Basic Training

The 10 Commandments of Dog Training

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When it comes to training dogs, these 10 rules that every pet parent should follow will ensure your dogs will be safe, happy, healthy, and well-behaved.


While there are dozens of methods, techniques, and schools of thought regarding how to best train your dog, there are some rules of dog training and pet ownership that every trainer can agree on. Follow these 10 commandments of dog training to ensure you raise a dog that’s not just well-behaved, but happy, healthy, and kept safe, too.

1. Always train with kindness and love. Remember that your dog is a sentient being, capable of feeling love and pain, happiness and sadness. Training with kindness and love instead of force, punishment, and fear will allow your dog to behave and perform cues because he wants to instead of performing for fear of being punished.

2. Be patient. Whether you’re just getting started or working on complex behaviors, your dog is going to make mistakes. Whoever said “patience is a virtue” very well could have been talking about dog training! If, during training, you find yourself (or your dog) becoming frustrated, take a break. Training is a marathon, not a sprint – no need to rush through it!

3. Learn to communicate with your dog. Although dogs don’t speak in the same way humans do, they DO communicate in a way that’s easy to understand – if you know how. Understanding your dog’s body language is absolutely essential, not only in training, but in raising a happy, healthy pup. To better understand the subtleties of your dog’s unique language, check out these fantastic illustrative books on the subject: The Dog Body Language Phrasebook and How to Speak Dog: Mastering the Art of Dog-Human Communication.

4. Be consistent. Consistency is absolutely essential in training a well-behaved dog. Be clear and consistent in the rules you want your dog to follow and make sure everyone in the home follows those same rules. For example, if you don’t want your dog to beg at the dinner table, make sure no one in the home slips him food from their plate. Inconsistency is confusing for your dog.


5. Teach your dog to have good manners. Appropriate behavior from your dog is important, not just for keeping order at home, but for the safety, comfort, and life of other people and animals you may encounter outside the home. Training your dog not to bark excessively, jump on visitors, chase animals, drag you down the street during walks, and similar unwelcomed behaviors are just as important as training fun tricks at home.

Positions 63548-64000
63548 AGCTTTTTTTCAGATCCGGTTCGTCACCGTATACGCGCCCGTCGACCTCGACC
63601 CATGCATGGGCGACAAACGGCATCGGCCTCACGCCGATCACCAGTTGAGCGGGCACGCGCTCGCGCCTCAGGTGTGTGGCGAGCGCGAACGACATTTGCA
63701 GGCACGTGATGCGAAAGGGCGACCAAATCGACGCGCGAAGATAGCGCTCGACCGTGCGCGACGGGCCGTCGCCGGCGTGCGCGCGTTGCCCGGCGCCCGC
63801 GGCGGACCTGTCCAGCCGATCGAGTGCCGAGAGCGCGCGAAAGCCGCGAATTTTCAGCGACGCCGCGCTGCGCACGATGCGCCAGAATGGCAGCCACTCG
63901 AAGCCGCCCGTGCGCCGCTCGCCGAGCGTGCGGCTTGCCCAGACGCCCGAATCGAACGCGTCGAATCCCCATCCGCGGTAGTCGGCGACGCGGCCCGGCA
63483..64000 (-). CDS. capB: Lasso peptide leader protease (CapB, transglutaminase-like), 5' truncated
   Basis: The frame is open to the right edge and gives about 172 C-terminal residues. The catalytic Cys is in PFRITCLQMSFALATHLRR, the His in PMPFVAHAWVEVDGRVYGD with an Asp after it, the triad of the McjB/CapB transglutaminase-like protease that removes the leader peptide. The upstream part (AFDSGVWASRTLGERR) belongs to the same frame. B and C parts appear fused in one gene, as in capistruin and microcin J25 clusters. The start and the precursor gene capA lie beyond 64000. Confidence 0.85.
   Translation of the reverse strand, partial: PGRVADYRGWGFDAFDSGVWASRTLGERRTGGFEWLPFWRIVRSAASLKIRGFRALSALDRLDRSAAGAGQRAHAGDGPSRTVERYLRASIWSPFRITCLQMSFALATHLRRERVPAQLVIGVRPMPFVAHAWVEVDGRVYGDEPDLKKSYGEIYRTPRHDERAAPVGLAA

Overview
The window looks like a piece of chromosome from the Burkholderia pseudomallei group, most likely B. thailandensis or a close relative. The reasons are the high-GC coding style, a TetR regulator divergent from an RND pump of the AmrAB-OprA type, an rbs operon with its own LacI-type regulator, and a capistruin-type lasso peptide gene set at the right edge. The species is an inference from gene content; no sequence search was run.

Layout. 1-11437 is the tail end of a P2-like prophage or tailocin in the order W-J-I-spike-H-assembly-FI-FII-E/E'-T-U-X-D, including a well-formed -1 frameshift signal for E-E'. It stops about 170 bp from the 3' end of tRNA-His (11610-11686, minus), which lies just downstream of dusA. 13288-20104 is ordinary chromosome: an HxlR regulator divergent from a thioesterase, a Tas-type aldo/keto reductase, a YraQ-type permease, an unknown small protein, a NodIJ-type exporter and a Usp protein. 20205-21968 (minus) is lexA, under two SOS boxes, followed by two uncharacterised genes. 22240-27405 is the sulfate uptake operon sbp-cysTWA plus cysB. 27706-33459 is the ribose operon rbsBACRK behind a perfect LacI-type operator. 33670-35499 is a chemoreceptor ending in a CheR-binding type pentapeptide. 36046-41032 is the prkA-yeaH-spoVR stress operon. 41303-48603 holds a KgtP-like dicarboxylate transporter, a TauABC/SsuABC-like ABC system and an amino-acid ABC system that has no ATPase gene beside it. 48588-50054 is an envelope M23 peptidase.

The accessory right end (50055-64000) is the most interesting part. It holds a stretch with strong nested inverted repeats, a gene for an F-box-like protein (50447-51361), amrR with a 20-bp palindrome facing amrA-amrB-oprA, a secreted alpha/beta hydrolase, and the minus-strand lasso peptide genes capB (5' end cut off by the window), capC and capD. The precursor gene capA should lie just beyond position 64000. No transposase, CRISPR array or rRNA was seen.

6. Don’t do too much, too soon. When training your dog, it’s important to set the stage for success. That means allowing your dog to learn and grow at a pace that’s comfortable and successful and taking your time to advance to tougher behaviors. In dog training, you’ll often hear the term, “the three D’s.” This refers to distance, duration, and distractions – all factors to consider when training your dog at an appropriate pace. Slowly increase your distance from your dog as he learns to respond to cues, slowly expect your dog to remain in position for longer duration, and gradually increase the number of distractions present during training, only advancing each of these factors once your dog has proven successful.


7. Keep training sessions short and sweet. Pet parents who spend short 5 to 10 minute training sessions with their dog a few times a day will make much greater progress than those that try to train for a solid hour or more each day. While it isn’t often physically demanding, training is mentally exhausting for your dog. A tired, overworked, or uninterested dog will not learn as quickly and efficiently as a dog that’s well-rested and excited to learn.

8. Reward your dog’s successes. Because dogs generally repeat actions that are successful for them, reward-based training is a proven method for teaching the behavior you expect and desire of your dog. Although one of the most valued rewards you can give your dog is a tasty dog treat, rewards can come in the form of praise, affection, or playtime with a favorite toy, too. Just be sure your rewards are given in response to good behavior and not used as a bribe to elicit the behavior you want.